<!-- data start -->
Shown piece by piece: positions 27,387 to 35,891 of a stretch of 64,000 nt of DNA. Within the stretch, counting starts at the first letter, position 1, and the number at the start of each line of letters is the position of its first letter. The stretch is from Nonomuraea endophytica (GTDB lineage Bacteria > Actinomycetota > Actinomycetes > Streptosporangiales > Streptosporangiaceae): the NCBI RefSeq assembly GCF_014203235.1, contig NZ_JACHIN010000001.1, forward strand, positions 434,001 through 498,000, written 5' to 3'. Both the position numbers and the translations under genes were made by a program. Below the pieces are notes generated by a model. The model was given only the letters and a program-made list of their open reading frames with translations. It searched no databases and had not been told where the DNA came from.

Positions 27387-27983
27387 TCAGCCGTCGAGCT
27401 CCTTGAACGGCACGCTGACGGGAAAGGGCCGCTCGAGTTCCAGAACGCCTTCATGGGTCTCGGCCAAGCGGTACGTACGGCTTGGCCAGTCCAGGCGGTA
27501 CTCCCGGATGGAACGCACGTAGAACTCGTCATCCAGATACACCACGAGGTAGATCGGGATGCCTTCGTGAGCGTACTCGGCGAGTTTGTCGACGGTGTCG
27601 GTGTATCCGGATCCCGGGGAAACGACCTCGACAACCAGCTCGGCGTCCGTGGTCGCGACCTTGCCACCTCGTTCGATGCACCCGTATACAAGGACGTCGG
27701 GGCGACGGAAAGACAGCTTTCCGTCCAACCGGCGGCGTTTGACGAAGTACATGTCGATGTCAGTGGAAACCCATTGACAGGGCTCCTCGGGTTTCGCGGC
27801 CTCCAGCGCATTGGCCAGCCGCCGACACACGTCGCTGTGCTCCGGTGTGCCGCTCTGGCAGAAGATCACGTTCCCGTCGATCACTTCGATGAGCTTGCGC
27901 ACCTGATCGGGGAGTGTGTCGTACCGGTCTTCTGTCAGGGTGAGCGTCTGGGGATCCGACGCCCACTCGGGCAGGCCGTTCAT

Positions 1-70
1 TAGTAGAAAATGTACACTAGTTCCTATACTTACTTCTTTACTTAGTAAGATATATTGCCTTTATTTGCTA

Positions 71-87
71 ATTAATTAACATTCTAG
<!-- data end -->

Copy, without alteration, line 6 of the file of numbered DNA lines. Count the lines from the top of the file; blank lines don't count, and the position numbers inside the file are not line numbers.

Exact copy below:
27601 GTGTATCCGGATCCCGGGGAAACGACCTCGACAACCAGCTCGGCGTCCGTGGTCGCGACCTTGCCACCTCGTTCGATGCACCCGTATACAAGGACGTCGG